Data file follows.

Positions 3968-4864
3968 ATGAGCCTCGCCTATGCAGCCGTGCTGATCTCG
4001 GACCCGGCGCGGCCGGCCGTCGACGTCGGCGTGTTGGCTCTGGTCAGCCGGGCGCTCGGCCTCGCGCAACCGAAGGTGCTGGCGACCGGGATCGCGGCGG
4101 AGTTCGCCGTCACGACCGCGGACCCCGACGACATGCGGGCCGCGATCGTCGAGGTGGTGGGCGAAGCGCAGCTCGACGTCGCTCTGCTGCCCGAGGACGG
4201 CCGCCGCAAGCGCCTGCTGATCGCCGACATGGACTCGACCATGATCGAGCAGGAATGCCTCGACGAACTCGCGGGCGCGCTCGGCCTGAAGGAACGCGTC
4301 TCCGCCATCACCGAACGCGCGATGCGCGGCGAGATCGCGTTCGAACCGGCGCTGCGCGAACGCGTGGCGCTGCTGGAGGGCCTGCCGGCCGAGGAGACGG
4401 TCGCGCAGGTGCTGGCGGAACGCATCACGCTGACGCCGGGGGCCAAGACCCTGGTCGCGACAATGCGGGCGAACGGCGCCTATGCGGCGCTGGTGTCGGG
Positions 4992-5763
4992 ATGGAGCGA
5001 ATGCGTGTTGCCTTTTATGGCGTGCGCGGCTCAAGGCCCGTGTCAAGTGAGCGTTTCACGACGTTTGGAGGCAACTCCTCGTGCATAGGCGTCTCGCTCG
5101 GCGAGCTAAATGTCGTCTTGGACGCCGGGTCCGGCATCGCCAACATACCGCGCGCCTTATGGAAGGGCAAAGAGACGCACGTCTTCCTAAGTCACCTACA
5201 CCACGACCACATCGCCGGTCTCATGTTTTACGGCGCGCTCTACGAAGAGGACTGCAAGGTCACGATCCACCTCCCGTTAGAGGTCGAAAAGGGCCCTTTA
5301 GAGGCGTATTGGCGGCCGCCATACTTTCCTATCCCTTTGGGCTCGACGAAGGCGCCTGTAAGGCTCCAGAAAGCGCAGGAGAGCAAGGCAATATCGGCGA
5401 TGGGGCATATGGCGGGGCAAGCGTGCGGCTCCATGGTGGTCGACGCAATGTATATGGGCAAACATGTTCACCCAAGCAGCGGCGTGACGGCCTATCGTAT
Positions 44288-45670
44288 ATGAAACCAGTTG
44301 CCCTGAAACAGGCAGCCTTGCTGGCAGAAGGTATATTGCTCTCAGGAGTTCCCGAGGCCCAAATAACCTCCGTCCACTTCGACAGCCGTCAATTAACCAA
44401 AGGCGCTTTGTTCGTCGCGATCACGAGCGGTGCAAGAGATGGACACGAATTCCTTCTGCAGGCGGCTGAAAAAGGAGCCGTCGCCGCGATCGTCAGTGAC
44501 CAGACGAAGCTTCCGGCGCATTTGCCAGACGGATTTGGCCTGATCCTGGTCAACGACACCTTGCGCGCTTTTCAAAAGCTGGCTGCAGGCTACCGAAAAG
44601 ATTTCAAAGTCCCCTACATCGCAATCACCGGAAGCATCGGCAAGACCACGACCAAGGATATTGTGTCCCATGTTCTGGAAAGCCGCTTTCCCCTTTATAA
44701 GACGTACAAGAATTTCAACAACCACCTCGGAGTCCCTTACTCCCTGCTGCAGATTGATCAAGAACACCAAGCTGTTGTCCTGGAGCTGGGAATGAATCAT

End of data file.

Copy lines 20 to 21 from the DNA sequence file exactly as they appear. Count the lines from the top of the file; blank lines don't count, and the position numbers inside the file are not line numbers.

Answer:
44601 ATTTCAAAGTCCCCTACATCGCAATCACCGGAAGCATCGGCAAGACCACGACCAAGGATATTGTGTCCCATGTTCTGGAAAGCCGCTTTCCCCTTTATAA
44701 GACGTACAAGAATTTCAACAACCACCTCGGAGTCCCTTACTCCCTGCTGCAGATTGATCAAGAACACCAAGCTGTTGTCCTGGAGCTGGGAATGAATCAT